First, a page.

Grossmunster Church in Zurich, photography by Paula G. Cullison

A visit to the Grossmunster and Fraumunster (stained glass windows by Marc Chagall) churches was a nice break. The following day, we headed to the Rheinfalls and visited Stein am Rhei. Formed about 15,000 years ago during the Ice Age, the Rheinfalls are powerful as they cascade at 2,000 feet per second. Our boat ride brought us up close to the falls. Their magnificence was very impressive. Later, a 30-minute train ride brought us to the well-preserved town of Stein am Rhein with its historic cobble-stoned streets and artistically painted buildings.

Colmar, France - Little Venice, photography by Paula G. Cullison

Being so close to the border with France, we decided to spend some time in Colmar and Strasbourg. Our 3 nights in Colmar (room with a view and balcony) enabled us to visit the charming Alsace villages of Ribeauville, Riquewhir and Equisheim, best known for their wine. While in Colmar, we walked the cobblestone streets, encountered an archeologic dig at St Martin’s Church, visited the Little Venice section along the canal, the museum estate of Augustine Bartholdi (famed designer of the Statue of Liberty), and the Underlinden Museum of Art, a 13th Century Monastery, which has an impressive collection.

Strasbourg, France Notre Dame Cathedral, photography by Paula G. Cullison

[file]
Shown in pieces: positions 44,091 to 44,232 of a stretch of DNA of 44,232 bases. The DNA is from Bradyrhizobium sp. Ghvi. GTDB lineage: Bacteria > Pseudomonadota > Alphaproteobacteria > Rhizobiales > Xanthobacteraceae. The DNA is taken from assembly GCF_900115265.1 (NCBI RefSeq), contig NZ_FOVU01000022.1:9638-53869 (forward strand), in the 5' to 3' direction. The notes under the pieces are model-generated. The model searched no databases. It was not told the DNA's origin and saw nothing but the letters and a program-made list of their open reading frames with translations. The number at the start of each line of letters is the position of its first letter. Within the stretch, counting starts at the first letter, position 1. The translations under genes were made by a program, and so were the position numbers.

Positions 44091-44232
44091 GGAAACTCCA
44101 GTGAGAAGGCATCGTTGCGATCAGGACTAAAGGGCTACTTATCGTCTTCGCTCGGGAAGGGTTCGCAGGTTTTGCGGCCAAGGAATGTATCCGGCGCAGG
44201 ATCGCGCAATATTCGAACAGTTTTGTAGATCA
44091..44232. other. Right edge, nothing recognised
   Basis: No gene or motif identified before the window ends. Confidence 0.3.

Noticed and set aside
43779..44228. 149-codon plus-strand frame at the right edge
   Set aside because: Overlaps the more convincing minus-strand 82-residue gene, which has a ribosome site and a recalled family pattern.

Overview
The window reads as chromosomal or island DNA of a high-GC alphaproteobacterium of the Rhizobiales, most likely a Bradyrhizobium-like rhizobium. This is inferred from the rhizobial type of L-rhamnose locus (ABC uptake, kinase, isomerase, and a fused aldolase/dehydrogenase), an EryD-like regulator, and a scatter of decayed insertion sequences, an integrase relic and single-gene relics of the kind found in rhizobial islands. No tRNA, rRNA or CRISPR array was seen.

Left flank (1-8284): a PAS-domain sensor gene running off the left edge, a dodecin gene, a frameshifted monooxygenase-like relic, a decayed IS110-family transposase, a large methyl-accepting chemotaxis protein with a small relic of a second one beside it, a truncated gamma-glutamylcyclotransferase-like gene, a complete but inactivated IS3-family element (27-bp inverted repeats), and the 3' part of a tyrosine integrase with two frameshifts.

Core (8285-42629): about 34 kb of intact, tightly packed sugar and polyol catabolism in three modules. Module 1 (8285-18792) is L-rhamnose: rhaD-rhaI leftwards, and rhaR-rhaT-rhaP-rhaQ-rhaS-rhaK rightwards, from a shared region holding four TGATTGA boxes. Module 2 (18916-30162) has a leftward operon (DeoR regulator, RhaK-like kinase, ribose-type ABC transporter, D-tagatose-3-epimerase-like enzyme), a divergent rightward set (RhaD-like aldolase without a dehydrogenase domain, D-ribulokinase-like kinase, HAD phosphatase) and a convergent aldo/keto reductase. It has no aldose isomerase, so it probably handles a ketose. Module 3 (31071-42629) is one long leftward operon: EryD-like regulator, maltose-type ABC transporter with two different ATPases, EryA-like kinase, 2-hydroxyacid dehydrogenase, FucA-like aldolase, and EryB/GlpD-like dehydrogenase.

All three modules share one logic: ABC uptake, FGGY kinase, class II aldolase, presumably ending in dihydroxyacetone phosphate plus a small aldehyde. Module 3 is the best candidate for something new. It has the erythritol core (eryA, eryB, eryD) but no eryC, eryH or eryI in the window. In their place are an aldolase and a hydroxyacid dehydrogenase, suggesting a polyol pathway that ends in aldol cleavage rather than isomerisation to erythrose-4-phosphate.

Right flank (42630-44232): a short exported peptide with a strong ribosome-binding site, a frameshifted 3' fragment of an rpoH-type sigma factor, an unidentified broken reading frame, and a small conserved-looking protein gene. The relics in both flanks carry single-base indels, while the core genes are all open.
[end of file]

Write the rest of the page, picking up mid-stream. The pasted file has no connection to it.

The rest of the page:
Strasbourg, with a population of 270,000, is capital of the Alsace region of France and home to the very impressive Notre Dame Cathedral. It houses numerous stained-glass windows and an astronomical clock, which at 18 meters high (60’) is one of the largest in the world. We also visited the Rohan Palace of Fine Art located across the square; we walked through the Petite France section, and took a leisurely boat ride on and through the canal waterway system where we also passed the Parliament and European Union buildings.

Astronomical Clock Strasbourg, France, photography by Paula G. Cullison

We took the train from Strasbourg (with a change in Basel) to the Zurich airport for our last night. To purchase these tickets, I needed the assistance of a train agent, as I was having difficulty with the ticket machine. The agent only spoke French and Italian. We conversed in Italian and shared a few laughs. Mission accomplished! Throughout this journey, we found people to be most helpful. The trains were always on time.

Restaurant Sign - Colmar, France, photography by Paula G. Cullison

As for the food: breakfast buffets at the hotels were sumptuous – consisting of eggs, bacon, cold cuts which always included prosciutto, sausages, cheese assortment, fresh fruit salad, yogurt, several fruit juices, a coffee machine (which dispensed six different types including cappuccino), croissants, rolls and crusty breads, a variety of jams, butter, vegetables; some offered omelettes to order, pancakes, and crepes. With breakfast under our belts, we usually skipped lunch and opted for an early 6pm dinner. For an afternoon treat, we did not have to look far to find an Italian gelato cart or shop. The big decision was focused on choosing the flavor and the number of scoops.

Farm to Table - Market Day in Switzerland, photography by Paula Cullison